Search for fossils stones and dinosaur bones and visit the Fundy Geological Museum and the world famous Joggins Fossil Cliffs. Visit Arisaig in Antigonish County home to fascinating fossils that predate these settlers by about four million years. Youll find these fossils in the sedimentary rock along the shores of Arisaig Provincial Park, along with interpretive displays that tell you how the fossils formed, and what to look for as you stroll along the well-groomed trails. Try comparing your footprint to a 290 million year old amphibian at the Brule Fossil Centre near Tatamagouche

Travel Information

Nova Scotia is located in Canada, on the upper east coast of North America, lying between the provinces of New Brunswick (in the west) and Newfoundland (in the northeast).  [View Nova Scotia Locator Map]

How do I get there ?

Via Air
Nova Scotia is easily accessable by Air, Sea or Land. Check out all our airline options by clicking here

An international airport is located just outside the capital city of Halifax.  There is also an airport located in Sydney which services the island of Cape Breton.

Several ferry services operate in Nova Scotia, offering connection to the United States eastern seaboard (Bar Harbour and Portland, Maine), and New Brunswick (Saint John), Prince Edward Island (Wood Islands) and Newfoundland (Port Aux Basques and Argentia).

  • Yarmouth is the terminal for the high speed ferry The Cat, operating from Bar Harbor, Maine to Yarmouth (4 days a week early and late season, 3 days a week mid-summer) and from Portland, Maine to Yarmouth (3 days a week early and late season, 4 days a week mid-summer). Regular bus service links Yarmouth to Halifax.

  • Digby is the terminal for the car ferry from Saint John, New Brunswick. Buses depart daily to Halifax.Caribou/Pictou is the terminal for ferries which arrive daily from Wood Islands, Prince Edward Island, between May 1 and mid-December. Highway 106 leads from the ferry terminal to the Pictou Rotary and the Northumberland Shore.

  • North Sydney is the terminal of the ferry service from Port-aux-Basques and Argentia, Newfoundland. North Sydney is at the eastern end of Trans Canada Highway 105.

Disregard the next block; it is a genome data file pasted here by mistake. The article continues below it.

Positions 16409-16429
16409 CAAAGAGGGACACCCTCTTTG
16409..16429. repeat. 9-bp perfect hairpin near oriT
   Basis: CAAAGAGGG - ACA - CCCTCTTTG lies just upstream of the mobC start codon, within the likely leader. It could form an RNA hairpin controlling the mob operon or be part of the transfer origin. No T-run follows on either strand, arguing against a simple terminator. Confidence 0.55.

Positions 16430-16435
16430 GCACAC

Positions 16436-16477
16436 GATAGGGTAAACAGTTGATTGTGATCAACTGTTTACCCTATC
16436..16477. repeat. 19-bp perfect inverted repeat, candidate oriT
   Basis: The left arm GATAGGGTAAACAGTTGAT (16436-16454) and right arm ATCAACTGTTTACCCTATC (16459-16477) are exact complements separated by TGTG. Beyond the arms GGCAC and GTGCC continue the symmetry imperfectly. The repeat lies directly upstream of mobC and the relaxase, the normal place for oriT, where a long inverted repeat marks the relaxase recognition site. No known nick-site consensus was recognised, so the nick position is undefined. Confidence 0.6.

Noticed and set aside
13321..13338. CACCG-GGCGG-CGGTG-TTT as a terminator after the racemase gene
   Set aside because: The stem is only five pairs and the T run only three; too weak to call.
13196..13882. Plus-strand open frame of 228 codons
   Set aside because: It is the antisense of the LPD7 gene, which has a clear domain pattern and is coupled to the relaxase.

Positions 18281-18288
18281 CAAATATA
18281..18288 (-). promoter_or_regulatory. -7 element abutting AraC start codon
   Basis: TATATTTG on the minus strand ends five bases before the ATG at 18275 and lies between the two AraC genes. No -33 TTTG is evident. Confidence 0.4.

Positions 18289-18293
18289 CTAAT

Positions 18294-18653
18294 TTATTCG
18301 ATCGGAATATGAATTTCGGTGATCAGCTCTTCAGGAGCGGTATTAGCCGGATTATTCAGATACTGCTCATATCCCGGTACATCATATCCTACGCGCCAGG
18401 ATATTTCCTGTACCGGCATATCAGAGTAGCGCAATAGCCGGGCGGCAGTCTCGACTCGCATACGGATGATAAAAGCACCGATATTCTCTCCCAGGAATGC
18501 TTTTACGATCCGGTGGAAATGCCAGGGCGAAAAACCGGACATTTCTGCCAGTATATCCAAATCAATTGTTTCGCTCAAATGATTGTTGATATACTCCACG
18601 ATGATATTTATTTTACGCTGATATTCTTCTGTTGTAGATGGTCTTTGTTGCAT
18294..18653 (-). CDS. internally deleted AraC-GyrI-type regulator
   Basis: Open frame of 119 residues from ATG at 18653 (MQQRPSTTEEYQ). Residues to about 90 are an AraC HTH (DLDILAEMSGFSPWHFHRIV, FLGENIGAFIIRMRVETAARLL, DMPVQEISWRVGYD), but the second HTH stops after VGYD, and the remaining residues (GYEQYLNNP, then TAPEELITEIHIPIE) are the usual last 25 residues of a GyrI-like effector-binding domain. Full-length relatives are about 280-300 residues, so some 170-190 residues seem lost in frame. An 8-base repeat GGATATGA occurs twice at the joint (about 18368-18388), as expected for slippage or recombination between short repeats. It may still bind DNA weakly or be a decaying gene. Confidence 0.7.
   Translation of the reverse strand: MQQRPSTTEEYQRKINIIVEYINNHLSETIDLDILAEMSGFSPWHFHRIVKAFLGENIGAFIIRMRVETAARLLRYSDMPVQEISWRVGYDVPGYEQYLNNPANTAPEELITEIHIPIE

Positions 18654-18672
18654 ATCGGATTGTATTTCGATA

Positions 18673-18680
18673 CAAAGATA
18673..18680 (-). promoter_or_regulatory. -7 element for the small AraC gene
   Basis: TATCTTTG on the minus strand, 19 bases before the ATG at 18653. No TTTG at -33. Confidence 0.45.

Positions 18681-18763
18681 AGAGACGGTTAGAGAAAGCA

Nova Scotia is connected to mainland Canada at the New Brunswick border.  Travelling the Trans Canada Highway east from New Brunswick will enter Nova Scotia in the Amherst area... from here it is roughly a 2.5 - 3 hour drive to the capital city of Halifax.

Passenger rail service is provided by VIA Rail, with stations in Truro and Halifax.

Visitor Information Centres

There are  Visitor Information Centres located throughout Nova Scotia, staffed by travel counsellors who will help you with travel information and literature (brochures, maps, guides, etc.  There are also Nova Scotia Visitor Information Centres located in both Portland and Bar Harbor, Maine.  Just f ollow the Question Mark ( ? ) signs!

Drop into our visitor information centres in the following areas when touring in our areas.

Glooscap Trail

  • Masstown

  • Elmsdale (Halifax International Airport - Year Round)

  • Joggins

  • Maitland

  • Parrsboro

  • River Hebert

  • Springhill

  • Stewiacke

  • Truro (Year Round - look for the 40' high statue of Glooscap)

Sunrise Trail

  • Amherst (Year Round - Provincial)

  • Antigonish

  • New Glasgow

  • Oxford

  • Pictou (Provincial)

  • Pugwash

  • River John

  • Sutherland’s River

  • Tatamagouche

  • Tidnish

  • Wallace

  • Westville (Rest Area exit 21, hwy 104)

Marine Drive

  • Canso

  • Eastern Passage

  • Guysborough

  • Sherbrooke

  • Middle Musquodoboit

  • Musquodoboit Harbour

  • Sheet Harbour

  • Mulgrave